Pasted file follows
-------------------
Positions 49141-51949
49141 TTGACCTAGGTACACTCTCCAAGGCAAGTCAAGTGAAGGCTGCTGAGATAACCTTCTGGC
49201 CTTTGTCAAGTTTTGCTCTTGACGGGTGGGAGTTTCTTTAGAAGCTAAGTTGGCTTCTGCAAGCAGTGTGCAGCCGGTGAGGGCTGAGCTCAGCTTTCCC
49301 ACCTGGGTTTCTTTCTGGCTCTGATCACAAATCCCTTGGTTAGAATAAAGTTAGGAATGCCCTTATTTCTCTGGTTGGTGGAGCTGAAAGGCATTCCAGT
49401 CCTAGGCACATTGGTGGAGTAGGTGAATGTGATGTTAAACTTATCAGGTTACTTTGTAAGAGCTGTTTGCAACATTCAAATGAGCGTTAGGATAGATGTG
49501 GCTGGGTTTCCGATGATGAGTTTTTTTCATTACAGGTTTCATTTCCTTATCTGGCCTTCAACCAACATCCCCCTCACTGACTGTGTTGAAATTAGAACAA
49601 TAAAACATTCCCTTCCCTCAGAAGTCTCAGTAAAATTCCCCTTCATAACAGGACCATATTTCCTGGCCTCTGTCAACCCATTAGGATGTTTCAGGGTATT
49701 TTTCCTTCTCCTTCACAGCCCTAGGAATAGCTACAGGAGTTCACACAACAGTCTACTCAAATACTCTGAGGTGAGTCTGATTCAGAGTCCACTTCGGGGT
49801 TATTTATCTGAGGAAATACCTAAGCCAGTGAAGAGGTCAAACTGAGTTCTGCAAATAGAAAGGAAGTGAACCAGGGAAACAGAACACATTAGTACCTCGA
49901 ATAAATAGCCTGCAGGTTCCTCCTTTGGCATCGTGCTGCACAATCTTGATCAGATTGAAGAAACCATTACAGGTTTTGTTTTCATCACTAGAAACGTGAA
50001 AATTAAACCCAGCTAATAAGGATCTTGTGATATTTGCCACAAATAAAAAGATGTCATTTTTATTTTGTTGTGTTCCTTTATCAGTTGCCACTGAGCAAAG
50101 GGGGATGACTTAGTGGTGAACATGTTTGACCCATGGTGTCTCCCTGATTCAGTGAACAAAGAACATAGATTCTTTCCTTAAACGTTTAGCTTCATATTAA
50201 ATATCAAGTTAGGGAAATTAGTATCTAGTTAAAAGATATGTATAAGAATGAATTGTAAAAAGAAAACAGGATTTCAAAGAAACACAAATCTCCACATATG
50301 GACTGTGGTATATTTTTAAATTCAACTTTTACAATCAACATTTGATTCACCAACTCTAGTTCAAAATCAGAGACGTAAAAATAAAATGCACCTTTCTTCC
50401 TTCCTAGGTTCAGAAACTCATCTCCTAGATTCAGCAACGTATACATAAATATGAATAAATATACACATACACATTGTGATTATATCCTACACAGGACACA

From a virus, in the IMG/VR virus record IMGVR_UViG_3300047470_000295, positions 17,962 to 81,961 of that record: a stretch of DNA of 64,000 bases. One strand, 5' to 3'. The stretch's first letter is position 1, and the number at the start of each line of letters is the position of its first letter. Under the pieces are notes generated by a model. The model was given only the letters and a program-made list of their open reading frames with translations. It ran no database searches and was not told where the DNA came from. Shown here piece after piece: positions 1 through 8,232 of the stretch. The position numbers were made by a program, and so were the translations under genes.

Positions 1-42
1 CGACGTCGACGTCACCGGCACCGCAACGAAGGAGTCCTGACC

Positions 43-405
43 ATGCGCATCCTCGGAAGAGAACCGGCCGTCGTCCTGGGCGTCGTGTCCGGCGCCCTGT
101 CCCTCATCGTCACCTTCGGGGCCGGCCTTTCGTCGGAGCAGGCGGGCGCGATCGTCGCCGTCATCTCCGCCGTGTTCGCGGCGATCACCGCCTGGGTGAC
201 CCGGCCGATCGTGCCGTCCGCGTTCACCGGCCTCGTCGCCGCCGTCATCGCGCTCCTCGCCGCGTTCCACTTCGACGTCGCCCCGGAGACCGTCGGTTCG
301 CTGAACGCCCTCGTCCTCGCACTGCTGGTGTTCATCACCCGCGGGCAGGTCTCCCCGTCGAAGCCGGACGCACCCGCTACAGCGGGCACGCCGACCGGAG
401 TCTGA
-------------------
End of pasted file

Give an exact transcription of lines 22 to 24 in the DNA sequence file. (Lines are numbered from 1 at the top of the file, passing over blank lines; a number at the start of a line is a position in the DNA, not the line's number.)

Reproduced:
201 CCGGCCGATCGTGCCGTCCGCGTTCACCGGCCTCGTCGCCGCCGTCATCGCGCTCCTCGCCGCGTTCCACTTCGACGTCGCCCCGGAGACCGTCGGTTCG
301 CTGAACGCCCTCGTCCTCGCACTGCTGGTGTTCATCACCCGCGGGCAGGTCTCCCCGTCGAAGCCGGACGCACCCGCTACAGCGGGCACGCCGACCGGAG
401 TCTGA